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Does Time of Day Impact How Fast We Heal?

New studies show daytime can be the best time

Circadian Rhythm Healing

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A new study found that wounds that occur during the daytime heal faster than those that happen at night.

New research is showing more evidence that circadian rhythm — our body’s 24-hour internal clock that reacts to light and darkness — plays an important role in health and healing.

A new study published in Science Translational Medicine by the United Kingdom's Medical Research Council Laboratory of Molecular Biology (MRCLMB) found that injuries heal at different rates depending on what time of day they happened. A study of 118 patients in a burn unit showed that burns that occurred during the day healed 60 percent faster — an average 11-day difference — than burns that occurred at night.

What made the difference? Fibroblasts — one of the main skin cells that help with tissue repair. The cells have internal clocks that generate an active phase during the day, which promotes faster healing.

“Most of our work was done on a cellular and molecular level, showing that cells involved in wound healing are strongly influenced by our body clock. From here we were able to make predictions about what would happen in animals and eventually humans,” said Ned Hoyle, one of the study authors and a postdoctoral fellow at the MRCLMB, in an email. “We were very pleased to see that our predictions were true, but we were rather surprised to see the effect was so marked. "

Hoyle noted the limited sample size in this study. "We hope to improve the human dataset in the future by doing a larger more controlled study,” he wrote.

In another recent study reported in the medical journal Lancet, researchers determined that patients who had open-heart surgery for valve replacement in the afternoon had fewer complications than those who had surgery in the morning.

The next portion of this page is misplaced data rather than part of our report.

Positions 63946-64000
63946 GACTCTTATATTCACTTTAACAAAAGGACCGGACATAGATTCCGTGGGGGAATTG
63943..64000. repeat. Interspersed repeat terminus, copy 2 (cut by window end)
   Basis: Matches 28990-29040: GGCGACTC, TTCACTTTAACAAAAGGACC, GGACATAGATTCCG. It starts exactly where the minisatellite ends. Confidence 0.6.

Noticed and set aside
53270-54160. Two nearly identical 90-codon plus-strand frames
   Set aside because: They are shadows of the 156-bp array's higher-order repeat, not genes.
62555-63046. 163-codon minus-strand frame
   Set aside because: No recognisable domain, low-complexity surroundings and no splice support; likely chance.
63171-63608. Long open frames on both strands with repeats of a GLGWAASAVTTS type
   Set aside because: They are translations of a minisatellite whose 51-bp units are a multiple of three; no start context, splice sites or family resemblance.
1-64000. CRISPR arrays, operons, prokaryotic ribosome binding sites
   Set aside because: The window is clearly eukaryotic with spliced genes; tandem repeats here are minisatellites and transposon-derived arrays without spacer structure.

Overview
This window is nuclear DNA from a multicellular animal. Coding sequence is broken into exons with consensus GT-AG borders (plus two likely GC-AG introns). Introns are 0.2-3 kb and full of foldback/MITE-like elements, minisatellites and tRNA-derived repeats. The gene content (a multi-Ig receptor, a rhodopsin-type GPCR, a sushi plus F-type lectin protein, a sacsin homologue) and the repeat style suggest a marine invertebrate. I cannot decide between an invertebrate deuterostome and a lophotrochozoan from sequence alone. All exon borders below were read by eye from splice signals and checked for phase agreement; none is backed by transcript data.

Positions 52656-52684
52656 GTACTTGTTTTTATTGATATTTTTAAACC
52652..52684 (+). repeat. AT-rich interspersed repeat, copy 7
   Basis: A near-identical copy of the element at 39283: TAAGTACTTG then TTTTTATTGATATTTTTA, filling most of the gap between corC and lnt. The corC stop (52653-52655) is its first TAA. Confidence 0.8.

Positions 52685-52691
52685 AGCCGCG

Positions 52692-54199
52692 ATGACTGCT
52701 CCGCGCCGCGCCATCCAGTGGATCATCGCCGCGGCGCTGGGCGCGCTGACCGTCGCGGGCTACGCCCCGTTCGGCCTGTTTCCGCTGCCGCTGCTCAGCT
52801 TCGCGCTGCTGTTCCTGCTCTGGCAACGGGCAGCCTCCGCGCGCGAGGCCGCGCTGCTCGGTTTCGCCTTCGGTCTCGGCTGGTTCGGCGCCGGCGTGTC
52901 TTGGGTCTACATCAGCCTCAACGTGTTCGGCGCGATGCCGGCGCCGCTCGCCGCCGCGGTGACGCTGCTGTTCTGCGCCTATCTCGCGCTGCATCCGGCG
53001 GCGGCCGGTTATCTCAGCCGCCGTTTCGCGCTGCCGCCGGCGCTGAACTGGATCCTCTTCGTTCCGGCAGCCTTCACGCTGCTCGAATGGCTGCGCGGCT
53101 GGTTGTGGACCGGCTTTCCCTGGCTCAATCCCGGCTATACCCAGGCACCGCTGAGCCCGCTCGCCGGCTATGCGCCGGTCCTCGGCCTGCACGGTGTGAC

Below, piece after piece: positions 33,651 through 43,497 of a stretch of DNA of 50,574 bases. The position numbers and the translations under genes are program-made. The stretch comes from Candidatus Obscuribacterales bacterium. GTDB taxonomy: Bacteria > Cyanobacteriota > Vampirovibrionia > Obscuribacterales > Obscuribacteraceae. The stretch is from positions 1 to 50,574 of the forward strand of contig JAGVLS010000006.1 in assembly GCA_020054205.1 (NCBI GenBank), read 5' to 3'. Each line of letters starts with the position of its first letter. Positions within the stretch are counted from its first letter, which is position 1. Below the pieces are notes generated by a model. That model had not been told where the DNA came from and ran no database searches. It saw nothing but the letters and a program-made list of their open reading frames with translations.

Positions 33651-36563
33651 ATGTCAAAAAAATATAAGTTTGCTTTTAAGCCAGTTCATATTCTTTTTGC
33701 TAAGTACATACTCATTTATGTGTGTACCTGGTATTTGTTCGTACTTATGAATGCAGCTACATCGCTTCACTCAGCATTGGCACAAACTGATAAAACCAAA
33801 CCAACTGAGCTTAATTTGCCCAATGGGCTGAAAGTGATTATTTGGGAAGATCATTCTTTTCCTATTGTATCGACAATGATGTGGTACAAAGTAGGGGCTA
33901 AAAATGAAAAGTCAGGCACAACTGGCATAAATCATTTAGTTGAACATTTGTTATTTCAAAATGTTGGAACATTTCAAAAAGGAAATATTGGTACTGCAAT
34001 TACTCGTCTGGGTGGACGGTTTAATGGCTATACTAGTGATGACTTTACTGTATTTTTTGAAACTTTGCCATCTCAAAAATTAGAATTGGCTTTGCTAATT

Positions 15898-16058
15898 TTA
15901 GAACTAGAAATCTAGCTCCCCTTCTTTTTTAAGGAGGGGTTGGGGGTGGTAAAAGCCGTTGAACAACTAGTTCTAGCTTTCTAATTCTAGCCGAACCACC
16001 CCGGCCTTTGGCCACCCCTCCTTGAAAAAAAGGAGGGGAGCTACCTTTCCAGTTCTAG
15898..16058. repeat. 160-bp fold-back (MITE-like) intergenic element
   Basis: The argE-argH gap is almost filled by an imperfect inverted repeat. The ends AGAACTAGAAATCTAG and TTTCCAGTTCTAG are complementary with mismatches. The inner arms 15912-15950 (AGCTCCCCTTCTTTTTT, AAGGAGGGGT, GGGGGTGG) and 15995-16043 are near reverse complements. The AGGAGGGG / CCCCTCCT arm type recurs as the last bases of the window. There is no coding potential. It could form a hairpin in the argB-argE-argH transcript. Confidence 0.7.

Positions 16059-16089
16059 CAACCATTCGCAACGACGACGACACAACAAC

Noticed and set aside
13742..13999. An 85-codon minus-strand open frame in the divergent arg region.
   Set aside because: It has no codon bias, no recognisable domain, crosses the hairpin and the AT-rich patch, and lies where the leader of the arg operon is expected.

Study authors followed nearly 600 patients for 500 days postsurgery, and those who had the afternoon surgery had half the risk of a major cardiac event than those who had the procedure earlier in the day. In a controlled trial of 88 patients getting identical surgeries, the ones who had the afternoon surgeries had lower myocardial ischemia — tissue damage that occurs when blood flows back to the repaired heart. The study’s lead author said in a statement: “Our findings suggest this is because part of the biological mechanism behind the damage is affected by a person’s circadian clock and the underlying genes that control it.”

Time of day has also shown to impact something as simple as a flu vaccine. Vaccinations given in the morning have been proven to produce more antibodies.

How can health care practitioners apply this information?

“A lot more research in a clinical setting is required before this can inform clinical practice,” Hoyle said. “Eventually, it might help clinicians to tailor procedures to an individual's ‘chronotype' [their individual inherent biological rhythm] — by performing them when healing might be best for them personally. More simply, it might prove that only performing surgeries at day is the best practice.”


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